• Make yourself employable. This means get a college degree if the job you want requires it, the technical certification if the job requires it, the law degree and BAR exam passage if you want to be a lawyer, the credential if you want to be a teacher, etc. This step requires the most planning, patience, and time. But short-cuts abound.
  • Get a long list of references together. Get names, phone numbers, addresses, and emails. Get letters of recommendation. In short, network!
  • Speaking of networking, sign up for LinkedIn. There are a whole host of things you can do here. Check out Guy Kawasaki’s blog post about using LinkedIn to its fullest. Get LI “endorsements.”
  • Keep in touch with all of your classmates, teachers, co-workers, and employers (past and present). Talk to them long before you need to, lest your calls be labeled what they are — job calls.
  • Seek out companies you want to work for. Research them. Find out things about them that is not common knowledge (but make sure it’s objective and flattering). Put together a list of companies that you want to target for job opportunities. Find out who works there (using LinkedIn or other resources). Talk to them!
  • Be especially mindful of the Human Resources department where you currently work or worked. Use the recruiters there to find recruiters at other companies or headhunters / job search firms (they all talk to each other). If you’re currently in school, utilize your Employment Opportunities folks. Turn an internship into a job!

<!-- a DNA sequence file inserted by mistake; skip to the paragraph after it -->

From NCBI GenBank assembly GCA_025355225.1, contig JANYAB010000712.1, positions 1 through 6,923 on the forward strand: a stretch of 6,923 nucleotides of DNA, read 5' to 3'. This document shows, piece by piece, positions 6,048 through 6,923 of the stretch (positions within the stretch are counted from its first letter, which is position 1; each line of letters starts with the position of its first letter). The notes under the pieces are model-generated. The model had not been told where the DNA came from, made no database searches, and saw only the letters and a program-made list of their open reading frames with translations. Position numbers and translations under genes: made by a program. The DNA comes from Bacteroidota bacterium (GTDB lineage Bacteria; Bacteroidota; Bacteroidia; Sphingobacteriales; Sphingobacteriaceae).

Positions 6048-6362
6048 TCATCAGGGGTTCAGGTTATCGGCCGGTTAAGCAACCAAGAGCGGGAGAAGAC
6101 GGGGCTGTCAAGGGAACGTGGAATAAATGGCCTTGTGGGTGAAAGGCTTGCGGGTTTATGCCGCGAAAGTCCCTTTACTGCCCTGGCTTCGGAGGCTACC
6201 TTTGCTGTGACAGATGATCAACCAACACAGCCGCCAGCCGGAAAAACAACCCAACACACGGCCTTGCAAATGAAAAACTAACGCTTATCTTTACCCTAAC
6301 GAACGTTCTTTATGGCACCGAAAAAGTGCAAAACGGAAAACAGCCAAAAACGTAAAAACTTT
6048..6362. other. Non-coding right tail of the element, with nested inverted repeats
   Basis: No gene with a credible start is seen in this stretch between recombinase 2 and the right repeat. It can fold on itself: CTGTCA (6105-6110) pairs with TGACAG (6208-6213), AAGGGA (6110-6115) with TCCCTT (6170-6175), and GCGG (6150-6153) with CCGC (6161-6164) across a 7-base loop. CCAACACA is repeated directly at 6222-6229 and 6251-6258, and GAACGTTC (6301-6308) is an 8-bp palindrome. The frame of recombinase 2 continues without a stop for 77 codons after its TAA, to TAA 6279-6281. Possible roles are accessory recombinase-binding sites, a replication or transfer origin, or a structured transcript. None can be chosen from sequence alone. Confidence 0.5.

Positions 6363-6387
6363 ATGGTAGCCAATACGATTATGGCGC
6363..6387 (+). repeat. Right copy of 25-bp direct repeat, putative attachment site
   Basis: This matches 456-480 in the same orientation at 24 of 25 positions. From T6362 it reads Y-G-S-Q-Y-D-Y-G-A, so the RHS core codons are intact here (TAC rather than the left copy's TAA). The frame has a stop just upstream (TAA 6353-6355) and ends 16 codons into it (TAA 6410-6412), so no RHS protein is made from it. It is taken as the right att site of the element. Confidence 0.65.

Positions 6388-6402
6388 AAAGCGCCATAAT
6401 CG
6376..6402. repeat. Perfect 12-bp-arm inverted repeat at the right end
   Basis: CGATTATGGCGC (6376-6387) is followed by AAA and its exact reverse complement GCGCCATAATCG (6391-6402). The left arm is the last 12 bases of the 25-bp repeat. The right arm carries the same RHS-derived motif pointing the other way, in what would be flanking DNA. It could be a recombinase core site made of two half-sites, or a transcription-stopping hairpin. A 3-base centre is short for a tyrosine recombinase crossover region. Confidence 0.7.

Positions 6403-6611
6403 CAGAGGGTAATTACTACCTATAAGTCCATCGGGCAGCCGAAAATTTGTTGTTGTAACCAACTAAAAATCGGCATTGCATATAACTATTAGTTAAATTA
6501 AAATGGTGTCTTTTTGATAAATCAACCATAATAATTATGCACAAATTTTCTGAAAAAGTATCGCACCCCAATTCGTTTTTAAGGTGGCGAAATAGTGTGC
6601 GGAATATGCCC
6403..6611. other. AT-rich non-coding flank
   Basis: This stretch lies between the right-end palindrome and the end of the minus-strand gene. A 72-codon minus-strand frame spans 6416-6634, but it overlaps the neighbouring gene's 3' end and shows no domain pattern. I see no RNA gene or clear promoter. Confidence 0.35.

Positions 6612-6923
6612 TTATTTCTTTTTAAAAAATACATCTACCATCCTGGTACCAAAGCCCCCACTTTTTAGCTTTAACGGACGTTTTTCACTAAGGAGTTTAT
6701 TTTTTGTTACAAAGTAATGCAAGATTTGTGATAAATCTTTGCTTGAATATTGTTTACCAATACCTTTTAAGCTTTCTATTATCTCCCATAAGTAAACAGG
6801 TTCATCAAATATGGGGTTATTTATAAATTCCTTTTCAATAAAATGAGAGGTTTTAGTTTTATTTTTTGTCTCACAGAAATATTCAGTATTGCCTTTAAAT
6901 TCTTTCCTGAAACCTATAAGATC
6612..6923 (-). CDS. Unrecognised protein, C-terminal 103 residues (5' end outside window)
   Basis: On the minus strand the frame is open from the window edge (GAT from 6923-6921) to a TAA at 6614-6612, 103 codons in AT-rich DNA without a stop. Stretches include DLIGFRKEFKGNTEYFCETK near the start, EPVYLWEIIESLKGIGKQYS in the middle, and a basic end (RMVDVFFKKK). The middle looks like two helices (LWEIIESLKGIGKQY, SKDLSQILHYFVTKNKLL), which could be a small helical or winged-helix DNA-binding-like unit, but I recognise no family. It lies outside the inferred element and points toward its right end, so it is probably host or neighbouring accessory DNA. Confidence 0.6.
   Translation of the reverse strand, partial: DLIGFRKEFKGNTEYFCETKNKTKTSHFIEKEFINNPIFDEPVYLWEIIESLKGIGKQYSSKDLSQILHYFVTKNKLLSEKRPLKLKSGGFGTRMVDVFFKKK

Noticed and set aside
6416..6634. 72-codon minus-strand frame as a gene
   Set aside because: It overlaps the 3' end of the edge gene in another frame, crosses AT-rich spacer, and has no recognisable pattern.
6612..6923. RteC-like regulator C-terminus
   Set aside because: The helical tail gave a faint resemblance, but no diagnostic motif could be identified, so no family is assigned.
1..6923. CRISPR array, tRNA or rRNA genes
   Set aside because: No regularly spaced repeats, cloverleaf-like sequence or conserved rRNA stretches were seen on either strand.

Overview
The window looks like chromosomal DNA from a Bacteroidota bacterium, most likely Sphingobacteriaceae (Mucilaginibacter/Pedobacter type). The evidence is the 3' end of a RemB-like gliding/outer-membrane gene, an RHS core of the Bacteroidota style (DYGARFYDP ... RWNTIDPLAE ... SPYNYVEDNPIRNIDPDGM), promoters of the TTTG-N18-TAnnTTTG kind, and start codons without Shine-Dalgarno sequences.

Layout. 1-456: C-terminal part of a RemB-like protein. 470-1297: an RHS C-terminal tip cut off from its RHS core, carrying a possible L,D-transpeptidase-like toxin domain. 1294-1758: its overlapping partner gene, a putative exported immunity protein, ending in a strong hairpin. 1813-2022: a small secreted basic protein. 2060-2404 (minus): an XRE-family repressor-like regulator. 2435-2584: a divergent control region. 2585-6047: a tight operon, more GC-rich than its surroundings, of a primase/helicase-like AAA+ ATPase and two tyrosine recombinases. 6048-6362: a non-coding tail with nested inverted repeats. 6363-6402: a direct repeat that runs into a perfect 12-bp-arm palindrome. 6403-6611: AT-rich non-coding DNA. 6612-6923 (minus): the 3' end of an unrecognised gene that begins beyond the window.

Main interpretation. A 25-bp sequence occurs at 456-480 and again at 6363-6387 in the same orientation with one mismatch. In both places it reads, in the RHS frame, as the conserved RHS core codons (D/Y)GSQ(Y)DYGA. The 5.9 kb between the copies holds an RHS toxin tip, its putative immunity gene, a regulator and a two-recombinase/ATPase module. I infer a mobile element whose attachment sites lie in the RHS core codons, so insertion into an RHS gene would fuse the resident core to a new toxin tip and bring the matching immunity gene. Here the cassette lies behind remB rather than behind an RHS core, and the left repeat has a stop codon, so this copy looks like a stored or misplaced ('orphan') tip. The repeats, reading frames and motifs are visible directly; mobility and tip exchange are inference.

• Open accounts at Monster.com, HotJobs.com, and CareerBuilder.com. Submit resumes and create cover letters. Update daily.
  • Find local job and resume boards and post your resume there. 
  • Use Craigslist.com for job opps. Post a “jobs wanted” ad (free) listing, using it as an announcement that you are available. It’s another form of broadcasting your resume.
  • Network!
  • Be on the lookout for opportunities at companies that you didn’t target. For example, you may prescribe a solution to a company that takes a real liking to you. Don’t forget that the CEO of Craigslist got his job by posting his resume on Craigslist. Obviously not a common occurrence, but if him, why not you? Luck = Preparation + Opportunity
  • Network!
  • Don’t be afraid to “go home.” If you liked a job but left out of frustration or the need to explore other opportunities, go back if that’s what your heart desires. We all get caught up in “you can’t go back home -itis” but you can. It’s your life. Do what makes you happy. Swallowing pride is not that hard if the outcome is what you truly want.
  • Did I mention networking?

The short list:

  • Network
  • Work the Net!

Nearly every good job I got through knowing the right people. I’d like to think that I got the interview because I had a good recommendation but that I got the job because I deserved it. Maybe. Maybe not. But whatever the case, knowing people and interacting with them bears fruit!


This post is tied to several posts (Learning to Earn, Part 1 of … Many?, Ten Commandments of Personal Finance, 7 Things You Must Do Financially) I wrote a long time ago about alternative income. You’ll find “alternative income” all over the Personal Finance blogs; I implore you to read these articles first, and then come back. I’ll wait.

(Tapping toes. Joyously waiting for your return. Here are a few more from very reputable sources.)